Frogwares' Sherlock Holmes series turns to the seedy and impoverished East districts of London in Sherlock Holmes vs. Jack the Ripper, which begins with the discovery of a hideous murder on Buck's Row Street of a prostitute who worked the area. After a bit of persuasion, Watson convinces Holmes that they should look into the matter. It's been over a year since I played Sherlock Holmes: Nemesis, the third game in the adventures series, and, unfortunately, I found this installment somewhat unsatisfying compared to the former. The primary drawbacks include a lack of urgency and often trite and tedious puzzles that have little to do with the storyline.
An unknown killer is on the loose, and the police don't have any solid leads. They chase after the wrong people and just seem to run around in circles, as the bodies start to pile up. Not only is a killer butchering helpless "women of the night" and living nearby, he's also trying to pin it on the large Jewish community in the area; tensions are high but not only from fear. This is definitely a job for Holmes and Watson, though the pair only get involved unofficially in this case. Even when it is discovered by the police that they are poking around, Whitechapel's finest ask the famous detective to leave, stating that they have everything under control, though that couldn't be further from the truth.
One of the things I like most about this series is the sense of realism. The environment seems somewhat realistic, but, more importantly, a chunk of the story is based on reality. If you do a little digging, you'll discover that several of the facts on the crimes themselves are accurate, and some images in-game are taken from 1888 London newspapers, such as the headshots of the actual victims. As you most likely already know, the so-called "Jack the Ripper" did once terrorize the streets of Whitechapel, but the killer was never found. Add the famous fictional Sherlock Holmes detective and his sidekick Dr. Watson, some characters, motives, and suspects, and you have the potential for a great game.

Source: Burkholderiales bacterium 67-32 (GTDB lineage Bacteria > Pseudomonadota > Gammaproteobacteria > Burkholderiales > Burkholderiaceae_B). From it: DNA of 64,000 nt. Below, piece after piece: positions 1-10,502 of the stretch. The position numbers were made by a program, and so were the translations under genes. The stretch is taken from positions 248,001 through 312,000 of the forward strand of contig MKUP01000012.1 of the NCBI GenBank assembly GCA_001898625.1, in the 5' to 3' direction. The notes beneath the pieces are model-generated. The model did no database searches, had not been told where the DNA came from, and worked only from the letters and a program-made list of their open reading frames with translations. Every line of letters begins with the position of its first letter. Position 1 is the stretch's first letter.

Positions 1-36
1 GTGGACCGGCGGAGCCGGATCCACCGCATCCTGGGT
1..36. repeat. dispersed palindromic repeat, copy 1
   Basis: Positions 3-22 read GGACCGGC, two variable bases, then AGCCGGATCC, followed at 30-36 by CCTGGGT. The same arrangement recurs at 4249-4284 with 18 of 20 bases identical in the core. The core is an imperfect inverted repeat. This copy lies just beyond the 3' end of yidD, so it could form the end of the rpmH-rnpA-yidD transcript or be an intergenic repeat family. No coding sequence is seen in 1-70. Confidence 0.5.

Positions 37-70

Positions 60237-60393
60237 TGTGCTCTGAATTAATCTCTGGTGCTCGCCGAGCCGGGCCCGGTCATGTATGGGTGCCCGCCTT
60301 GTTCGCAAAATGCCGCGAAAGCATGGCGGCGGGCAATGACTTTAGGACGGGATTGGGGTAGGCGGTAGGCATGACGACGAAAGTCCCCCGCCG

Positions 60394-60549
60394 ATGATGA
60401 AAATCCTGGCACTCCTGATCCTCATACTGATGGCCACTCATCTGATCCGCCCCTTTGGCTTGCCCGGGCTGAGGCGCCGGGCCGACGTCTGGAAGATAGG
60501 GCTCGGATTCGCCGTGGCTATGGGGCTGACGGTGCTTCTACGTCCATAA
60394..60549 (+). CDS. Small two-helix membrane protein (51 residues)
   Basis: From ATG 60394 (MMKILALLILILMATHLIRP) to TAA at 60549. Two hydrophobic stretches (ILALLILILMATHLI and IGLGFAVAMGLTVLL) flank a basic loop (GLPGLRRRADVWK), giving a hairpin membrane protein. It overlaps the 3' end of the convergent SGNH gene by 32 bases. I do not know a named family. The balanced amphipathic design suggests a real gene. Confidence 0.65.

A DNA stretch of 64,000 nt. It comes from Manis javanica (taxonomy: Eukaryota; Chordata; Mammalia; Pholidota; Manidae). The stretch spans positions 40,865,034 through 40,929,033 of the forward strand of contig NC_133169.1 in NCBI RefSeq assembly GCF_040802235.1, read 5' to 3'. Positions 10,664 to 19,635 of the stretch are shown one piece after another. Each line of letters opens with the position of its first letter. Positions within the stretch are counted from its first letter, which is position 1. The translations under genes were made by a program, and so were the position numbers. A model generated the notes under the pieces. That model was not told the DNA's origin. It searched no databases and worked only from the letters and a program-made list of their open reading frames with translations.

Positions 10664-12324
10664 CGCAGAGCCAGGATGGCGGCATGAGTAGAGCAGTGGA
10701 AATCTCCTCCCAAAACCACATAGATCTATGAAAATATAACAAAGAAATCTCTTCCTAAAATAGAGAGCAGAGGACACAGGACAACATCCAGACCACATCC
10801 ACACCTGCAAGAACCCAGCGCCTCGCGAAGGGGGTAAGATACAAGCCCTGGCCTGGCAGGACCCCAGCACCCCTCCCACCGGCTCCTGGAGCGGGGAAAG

If you're unfamiliar with the Sherlock Holmes games by Frogwares, they play like a standard free-roaming (with barriers) adventure game where, you control both Holmes and Watson at different points throughout. Two new interface items have been added with this installment. They include the deduction board and the timeline, and there's also a new third-person perspective available. The deduction board is used in order to put clues together in order to arrive at a conclusion. For example, after examining a crime scene and taking note of which direction a fatal wound was dealt, along with a few other clues, you'll be able to deduce what hand the killer used. The timeline is simply used in order to determine when the crimes took place. Eyewitness accounts vary quite a bit, but after comparing a few you can arrive at a logical time frame. While the previous game only allowed you to play in the first-person perspective, Jack the Ripper introduces the option of switching to third-person. After looking back at my Nemesis review, I remembered that I had an issue with the game's view – it felt too zoomed in and just a bit difficult to control because of this. It seems to be the same way with this title, but a solution is to go to third-person, so this complaint kind of goes away this time around… but I certainly have other issues.
Throwing Random Puzzles into a Game doesn't Make it an Adventure